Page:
As the film winds towards its conclusion I was pleased to see Zombie give the film a really bold ending. The problem is that it felt far more contrived compared to the original. It didn't feel like the major characters had naturally gravitated towards each other throughout the story. More like they had been artificially put in the same place by the writer. All in all though, I enjoyed Rob Zombie's Halloween II despite its many, many flaws. By making so many bold choices and radically changing the characters Zombie delivered anything but a safe sequel. If only more remakes took this approach.



  1. I'm a big John Carpenter fan and have only seen the original Halloween. I'm glad that Rob Zombie tried to do something different as I never saw the point of remakes that basically tried to just copy the original and don't bring much new to the table.

  2. Exactly, I'd far rather watch a crazy remake than faithful one.

  3. So I actually just saw Zombie's first Halloween this past Halloween for the very first time. I'm still a little torn. I liked how brutal it was. I liked Tyler Mane as Myers. I liked the kid who played the young Myers and I have to admit, Zombie has a gift for casting his films with really great character actors and cult icons. I think my biggest problem was that I just didn't like the way it was filmed at all. I feel his particular exploitation-handheld style works well with films like House of a 1,000 Corpses and Devils Rejects, but didn't really think it worked well with this kind of film and story. I couldn't help but think it would have looked and felt so much better had he gone more streamlined and artistic, taking full advantage of the widescreen aspect ratio like he seems to have done with the soon to be released Lords of Salem. But that's just me. That's what I kept thinking through the whole thing as I watched it. That the look was bothering me so much that I couldn't fully enjoy it. But other than that, I must say I found it surprisingly enjoyable. And I loved McDowell's Loomis. I thought that was brilliant casting.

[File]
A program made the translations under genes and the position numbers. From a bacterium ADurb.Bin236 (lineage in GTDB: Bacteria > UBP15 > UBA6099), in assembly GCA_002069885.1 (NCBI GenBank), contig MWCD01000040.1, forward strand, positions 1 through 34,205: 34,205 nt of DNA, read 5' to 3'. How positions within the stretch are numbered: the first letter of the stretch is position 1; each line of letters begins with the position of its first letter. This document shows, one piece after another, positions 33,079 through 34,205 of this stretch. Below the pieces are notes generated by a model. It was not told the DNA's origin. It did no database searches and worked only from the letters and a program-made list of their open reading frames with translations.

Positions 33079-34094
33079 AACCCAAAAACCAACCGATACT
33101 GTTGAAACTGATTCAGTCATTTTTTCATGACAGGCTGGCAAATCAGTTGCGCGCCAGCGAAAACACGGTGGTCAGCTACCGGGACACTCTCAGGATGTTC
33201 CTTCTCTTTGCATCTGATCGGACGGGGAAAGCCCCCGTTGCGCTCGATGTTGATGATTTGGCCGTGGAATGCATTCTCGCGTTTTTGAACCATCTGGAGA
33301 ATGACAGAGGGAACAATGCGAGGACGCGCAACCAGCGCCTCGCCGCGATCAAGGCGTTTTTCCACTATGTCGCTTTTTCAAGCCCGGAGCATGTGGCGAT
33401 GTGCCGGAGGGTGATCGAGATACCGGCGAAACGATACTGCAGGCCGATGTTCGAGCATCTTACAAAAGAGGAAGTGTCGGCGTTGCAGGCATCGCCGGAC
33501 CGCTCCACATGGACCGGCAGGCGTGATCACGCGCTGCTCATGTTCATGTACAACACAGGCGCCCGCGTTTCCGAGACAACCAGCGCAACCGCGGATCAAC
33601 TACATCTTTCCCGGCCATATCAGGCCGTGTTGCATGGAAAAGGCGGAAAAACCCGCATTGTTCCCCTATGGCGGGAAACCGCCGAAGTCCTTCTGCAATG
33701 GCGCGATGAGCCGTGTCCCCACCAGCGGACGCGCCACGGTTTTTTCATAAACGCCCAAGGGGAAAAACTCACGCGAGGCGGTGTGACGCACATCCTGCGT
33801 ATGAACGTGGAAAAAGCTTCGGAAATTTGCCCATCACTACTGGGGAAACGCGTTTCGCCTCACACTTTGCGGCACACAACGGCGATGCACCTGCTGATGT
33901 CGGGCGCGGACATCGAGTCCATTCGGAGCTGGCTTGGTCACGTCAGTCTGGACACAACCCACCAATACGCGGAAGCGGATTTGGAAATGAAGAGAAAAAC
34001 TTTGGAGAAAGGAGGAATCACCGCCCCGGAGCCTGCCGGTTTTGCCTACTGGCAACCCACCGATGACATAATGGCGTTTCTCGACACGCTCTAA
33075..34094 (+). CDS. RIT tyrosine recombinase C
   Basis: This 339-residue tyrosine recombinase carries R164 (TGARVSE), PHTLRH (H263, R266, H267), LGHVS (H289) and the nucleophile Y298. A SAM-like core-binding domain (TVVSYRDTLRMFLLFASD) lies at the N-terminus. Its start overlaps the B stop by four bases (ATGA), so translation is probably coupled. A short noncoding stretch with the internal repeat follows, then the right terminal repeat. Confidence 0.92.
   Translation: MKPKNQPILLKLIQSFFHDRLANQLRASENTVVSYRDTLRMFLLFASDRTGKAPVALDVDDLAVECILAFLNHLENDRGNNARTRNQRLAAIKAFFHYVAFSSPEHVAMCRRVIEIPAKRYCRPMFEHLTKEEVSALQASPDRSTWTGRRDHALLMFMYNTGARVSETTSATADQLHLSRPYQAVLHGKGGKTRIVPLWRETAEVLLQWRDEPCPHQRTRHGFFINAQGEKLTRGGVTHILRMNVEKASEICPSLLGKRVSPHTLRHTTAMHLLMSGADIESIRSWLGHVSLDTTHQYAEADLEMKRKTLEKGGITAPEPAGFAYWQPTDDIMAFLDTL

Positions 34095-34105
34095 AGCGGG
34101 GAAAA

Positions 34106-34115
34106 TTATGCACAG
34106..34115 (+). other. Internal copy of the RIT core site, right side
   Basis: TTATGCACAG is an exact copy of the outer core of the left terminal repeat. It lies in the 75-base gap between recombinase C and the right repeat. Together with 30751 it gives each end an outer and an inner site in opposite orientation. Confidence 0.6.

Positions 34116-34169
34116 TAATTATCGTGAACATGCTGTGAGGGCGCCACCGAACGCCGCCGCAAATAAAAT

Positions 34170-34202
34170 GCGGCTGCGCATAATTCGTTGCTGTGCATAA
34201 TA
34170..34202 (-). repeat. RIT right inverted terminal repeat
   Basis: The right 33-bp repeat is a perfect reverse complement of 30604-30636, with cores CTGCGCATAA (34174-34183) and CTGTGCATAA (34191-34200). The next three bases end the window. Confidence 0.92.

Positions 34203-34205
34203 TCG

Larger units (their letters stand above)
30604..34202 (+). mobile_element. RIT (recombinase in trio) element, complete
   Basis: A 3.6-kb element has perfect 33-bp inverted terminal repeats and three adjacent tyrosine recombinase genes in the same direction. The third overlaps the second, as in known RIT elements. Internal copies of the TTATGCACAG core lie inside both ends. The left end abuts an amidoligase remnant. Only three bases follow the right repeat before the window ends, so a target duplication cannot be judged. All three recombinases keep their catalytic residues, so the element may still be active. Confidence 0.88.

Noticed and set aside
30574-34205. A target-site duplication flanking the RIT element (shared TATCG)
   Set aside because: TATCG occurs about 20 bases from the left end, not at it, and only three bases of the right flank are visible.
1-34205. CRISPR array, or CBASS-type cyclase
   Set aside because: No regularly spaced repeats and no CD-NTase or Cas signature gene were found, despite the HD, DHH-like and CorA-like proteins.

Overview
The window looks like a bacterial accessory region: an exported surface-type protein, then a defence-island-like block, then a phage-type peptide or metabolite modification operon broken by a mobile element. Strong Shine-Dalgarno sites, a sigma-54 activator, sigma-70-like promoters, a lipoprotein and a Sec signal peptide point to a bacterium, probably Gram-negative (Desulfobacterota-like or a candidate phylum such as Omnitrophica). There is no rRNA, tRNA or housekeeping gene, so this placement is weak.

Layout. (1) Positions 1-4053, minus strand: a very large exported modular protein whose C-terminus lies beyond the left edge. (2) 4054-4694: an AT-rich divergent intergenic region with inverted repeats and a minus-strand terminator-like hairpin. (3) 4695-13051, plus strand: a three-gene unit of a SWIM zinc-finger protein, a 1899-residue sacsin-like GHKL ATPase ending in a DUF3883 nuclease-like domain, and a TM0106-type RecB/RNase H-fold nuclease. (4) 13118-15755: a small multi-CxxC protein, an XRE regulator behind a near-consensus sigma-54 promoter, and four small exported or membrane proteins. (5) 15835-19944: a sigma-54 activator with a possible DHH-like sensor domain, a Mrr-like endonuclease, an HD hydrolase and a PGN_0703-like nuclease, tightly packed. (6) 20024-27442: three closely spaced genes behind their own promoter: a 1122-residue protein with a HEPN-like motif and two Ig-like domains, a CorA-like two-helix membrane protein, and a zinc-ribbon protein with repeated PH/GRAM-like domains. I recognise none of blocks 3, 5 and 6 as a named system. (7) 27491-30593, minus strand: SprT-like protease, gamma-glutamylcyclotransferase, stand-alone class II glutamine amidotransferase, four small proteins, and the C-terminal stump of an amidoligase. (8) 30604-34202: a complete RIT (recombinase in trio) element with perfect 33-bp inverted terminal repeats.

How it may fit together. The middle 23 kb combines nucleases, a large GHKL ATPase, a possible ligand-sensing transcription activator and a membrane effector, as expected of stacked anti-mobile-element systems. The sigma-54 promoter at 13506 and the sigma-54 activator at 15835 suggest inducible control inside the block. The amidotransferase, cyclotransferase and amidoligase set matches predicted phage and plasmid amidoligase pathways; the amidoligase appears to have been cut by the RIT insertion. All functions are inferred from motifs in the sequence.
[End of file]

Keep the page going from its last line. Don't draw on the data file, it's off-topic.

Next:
I still haven't seen Part 2 yet. I just read an article with Zombie having to defend his sequel and saying he likes that film very much and thinks it's good. But that he's definitely out if they ever decide to do a Part 3.

    Btw, are you on Facebook? Because of things going on, I found myself not doing reviews anymore on my blog, not for months now, but I enjoy starting a dialogue on Facebook with other filmgeeks about certain films I just saw. So it's an outlet for me in a way since I don't do the reviews anymore. Just wondering if you were on so we could connect that way and get your input on the things I've seen.

  4. Yeah, I know what you mean. The handheld style wasn't great. I think the reason he chose it was to avoid comparisons with Carpenter's original which had all those distinctively smooth steadycam shots.

    I don't think either of Zombie's films are great but I really appreciate the left field decisions he chose. Like re-inventing Loomis and showing more of young Michael Myers. I just allowed the film to have their own lives separate from the original.

    - I'm not on facebook at the moment but I'm happy to join to chat about film. Give me a day or so to sign up.

  5. Hit me up when you do!!

  6. Zombie's problem is his fetish to make the bad guys good and the good guys bad. He does it in film after film. I get a sense that he was hampered when he did the first "Halloween" remake, and then was given free reign for the sequel, and the result is jarring.

    I get trauma, but turning your lead heroine into a shrieking siren for an hour and a half is grating. I was very pleased to see McDowell as Loomis for the first film. No one can equal Pleasence, but McDowell was a good fit. Then the sequel happened, and they just butchered him.

    It doesn't help that Pleasence made Loomis an iconic role. He's the focal point of the sequels. For Zombie to corrupt the character seemingly for the joy of it was painful to watch. blurring the lines between good guys and bad guys works for original characters, but doing so with Loomis was a huge mistake on his part.